Leonardo da Vinci: The Renaissance of the World


By Marwan Kahil & Ariel Vittori, translated by Montana Kane (NBM)
ISBN: 978-1-68112-259-5 (HB) eISBN: 978-1-68112-260-1

Some people are simply so famous that everybody thinks they already know all about them. That’s what makes biographies like this one such a tricky proposition. As always, talent will tell and the narrative gifts of writer Marwan Kahil and illustrator Ariel Vittori are more than sufficient to breathe fresh life into a much-told tale of one of the most accomplished men in world history…

Kahil (A. Einstein – the Poetry of Real) studied at the École Spéciale d’Architecture in Paris and Simon Boudvin’s prestigious Graphic Art Workshops before deciding to split his time and efforts between comics and film and theatre. Rome-based Ariel Vittori (Quelques pincées de désir) is an artist and designer who numbers Disney, Campari and Monadori amongst her satisfied clients, although her true calling is narrative illustration. She is co-founder and President of Attacapanni Press: an independent publisher matching rising stars with seasoned comics veterans…

Available in English in both sturdy hardback and assorted digital formats, Leonardo da Vinci: The Renaissance of the World opens with a querulous preface from Kahil before the Maestro’s eventful life begins to unfold in glorious colour as the elder reminisces in Rome 1515 anno domini…

It begins with ‘Chapter 1: A Young Man Unlike Any Other’ in April 1452 at the hamlet of Anchiano (near Vinci) with the welcoming of a very observant baby to loving extended family. Time passes and a doting grandfather passes, leaving the special child apprenticed to a painter in Florence…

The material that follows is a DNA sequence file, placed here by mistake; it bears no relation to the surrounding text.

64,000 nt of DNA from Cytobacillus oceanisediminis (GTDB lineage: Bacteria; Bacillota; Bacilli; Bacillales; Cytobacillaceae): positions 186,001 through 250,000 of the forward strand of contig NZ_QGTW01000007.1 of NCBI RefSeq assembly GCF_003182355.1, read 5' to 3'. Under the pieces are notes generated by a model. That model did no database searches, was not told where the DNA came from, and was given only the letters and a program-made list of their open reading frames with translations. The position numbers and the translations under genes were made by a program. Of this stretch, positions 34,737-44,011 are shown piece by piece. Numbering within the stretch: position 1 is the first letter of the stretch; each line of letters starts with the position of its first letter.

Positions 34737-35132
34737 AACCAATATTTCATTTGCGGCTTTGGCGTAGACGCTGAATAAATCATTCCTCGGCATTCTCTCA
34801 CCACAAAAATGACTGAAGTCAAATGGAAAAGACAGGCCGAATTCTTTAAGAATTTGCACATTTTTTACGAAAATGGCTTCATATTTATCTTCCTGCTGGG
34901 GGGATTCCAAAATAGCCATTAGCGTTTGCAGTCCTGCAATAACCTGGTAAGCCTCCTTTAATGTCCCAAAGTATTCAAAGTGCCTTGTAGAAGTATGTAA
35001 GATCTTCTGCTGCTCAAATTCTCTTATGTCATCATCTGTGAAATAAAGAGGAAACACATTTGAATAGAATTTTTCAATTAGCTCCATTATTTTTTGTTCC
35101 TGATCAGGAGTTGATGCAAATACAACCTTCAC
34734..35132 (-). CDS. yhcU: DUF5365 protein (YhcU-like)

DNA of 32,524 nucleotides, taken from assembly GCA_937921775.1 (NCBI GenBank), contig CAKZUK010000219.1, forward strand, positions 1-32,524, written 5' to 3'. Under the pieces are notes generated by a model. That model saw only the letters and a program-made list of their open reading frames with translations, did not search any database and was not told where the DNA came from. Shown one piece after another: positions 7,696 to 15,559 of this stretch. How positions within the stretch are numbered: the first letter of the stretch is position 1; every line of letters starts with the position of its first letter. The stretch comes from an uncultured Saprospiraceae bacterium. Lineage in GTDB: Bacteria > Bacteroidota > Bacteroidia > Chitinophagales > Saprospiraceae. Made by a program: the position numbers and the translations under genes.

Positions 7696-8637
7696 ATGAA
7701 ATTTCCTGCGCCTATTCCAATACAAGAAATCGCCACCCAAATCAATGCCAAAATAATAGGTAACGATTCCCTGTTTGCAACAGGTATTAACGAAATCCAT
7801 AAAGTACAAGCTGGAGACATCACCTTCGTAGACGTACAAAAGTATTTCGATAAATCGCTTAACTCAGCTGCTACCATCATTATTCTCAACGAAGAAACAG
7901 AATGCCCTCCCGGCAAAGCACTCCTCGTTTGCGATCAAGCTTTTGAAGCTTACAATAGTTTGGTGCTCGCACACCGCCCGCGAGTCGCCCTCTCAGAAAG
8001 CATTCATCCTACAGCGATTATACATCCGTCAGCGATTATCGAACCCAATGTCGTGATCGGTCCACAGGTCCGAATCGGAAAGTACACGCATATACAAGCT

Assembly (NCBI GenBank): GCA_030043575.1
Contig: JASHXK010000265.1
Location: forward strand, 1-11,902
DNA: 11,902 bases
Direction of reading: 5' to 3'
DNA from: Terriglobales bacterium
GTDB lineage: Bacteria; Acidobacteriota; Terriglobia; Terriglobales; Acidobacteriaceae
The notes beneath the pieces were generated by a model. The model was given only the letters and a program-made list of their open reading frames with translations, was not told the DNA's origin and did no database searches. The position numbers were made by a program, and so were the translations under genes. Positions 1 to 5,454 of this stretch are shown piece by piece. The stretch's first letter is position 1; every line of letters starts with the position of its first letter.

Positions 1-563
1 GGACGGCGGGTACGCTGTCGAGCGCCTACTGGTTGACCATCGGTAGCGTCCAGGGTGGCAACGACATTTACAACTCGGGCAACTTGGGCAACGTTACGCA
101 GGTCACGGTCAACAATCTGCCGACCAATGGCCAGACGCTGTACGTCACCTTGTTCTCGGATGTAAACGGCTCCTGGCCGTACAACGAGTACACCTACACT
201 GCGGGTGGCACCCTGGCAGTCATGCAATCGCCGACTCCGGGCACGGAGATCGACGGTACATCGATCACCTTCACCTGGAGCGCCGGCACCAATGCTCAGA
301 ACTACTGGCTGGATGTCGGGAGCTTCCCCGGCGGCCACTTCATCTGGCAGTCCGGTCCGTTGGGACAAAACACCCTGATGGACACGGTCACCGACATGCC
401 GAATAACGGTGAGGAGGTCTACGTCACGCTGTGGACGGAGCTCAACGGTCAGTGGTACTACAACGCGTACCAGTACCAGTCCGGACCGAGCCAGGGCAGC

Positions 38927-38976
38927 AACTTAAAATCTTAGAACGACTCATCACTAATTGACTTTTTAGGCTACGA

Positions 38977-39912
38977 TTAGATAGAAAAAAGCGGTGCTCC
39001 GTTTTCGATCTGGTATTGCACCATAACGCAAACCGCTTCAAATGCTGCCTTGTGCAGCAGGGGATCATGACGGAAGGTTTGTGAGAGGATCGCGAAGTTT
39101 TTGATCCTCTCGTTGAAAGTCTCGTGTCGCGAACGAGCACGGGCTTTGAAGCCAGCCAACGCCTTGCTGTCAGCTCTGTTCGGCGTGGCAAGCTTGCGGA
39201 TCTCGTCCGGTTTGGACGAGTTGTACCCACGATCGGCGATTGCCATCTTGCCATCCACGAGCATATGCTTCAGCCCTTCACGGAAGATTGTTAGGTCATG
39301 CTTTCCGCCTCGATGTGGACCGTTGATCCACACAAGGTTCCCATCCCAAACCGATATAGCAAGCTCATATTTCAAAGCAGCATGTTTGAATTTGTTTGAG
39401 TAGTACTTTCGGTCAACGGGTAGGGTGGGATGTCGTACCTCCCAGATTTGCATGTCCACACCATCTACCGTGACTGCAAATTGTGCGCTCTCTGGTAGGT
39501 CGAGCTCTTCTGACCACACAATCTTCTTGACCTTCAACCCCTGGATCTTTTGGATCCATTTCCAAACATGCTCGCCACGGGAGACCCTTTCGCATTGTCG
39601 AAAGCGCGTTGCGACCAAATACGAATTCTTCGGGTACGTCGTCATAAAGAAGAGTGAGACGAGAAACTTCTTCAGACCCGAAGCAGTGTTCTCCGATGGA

The present interrupts as the elderly Leonardo falls foul of the Roman clergy and is forced to flee to France…

‘Chapter 2: The Most Handsome Man in Florence’ then follows the seemingly blessed teenager as he excels and overtakes his mentor Andrea del Verrocchio, roistering his way through Florence and making many friends and far more enemies as he courts rich, powerful and essentially dangerous patrons. Throughout it all he is driven by his unconventional romantic drive and fanatical compulsion to see more and understand everything…

In ‘Chapter 3: The Sforza’s Man’ the itinerant ideas man reaches Milan and works for the powerful duke, even as his older self in 1515 must deal with the so-different responses of his two apprentices Salaì and Francesco to their impending arrest and excommunication…

The sage concludes as the great man finally achieves a measure of peace and security under the patronage of lifelong admirer Francis I, allowing Leonardo to end his days in ‘Chapter 4: In the Service of the King of France’

Although many scenes and snippets are taken from non-chronological key moments, the overall effect reveals a life both frustrating and often dangerous, but lived very much on the scholar’s own terms and with few regrets. The tale is also liberally dosed with revelatory secrets on the creation of the Masters greatest artworks and scientific discoveries, adding a degree of enthralling vitality to proceedings.

This beguiling dramatized biography is splendidly augmented by educational extras, such as with ‘Leonardo da Vinci – Works’: a commentary on many of his creations, supplemented by a crucial illustrated menu of ‘Principal Players’, a fulsome list of further reading in ‘More on Leonardo’ and a copious illustrated collection of ‘Quotes of Leonardo da Vinci’.

Seen here is a visual delight celebrating a unique mind and personality, and one you should reacquaint yourself with as soon as you can.

© 2017 Blue Lotus Prod. © 2019 NBM for the English translation.

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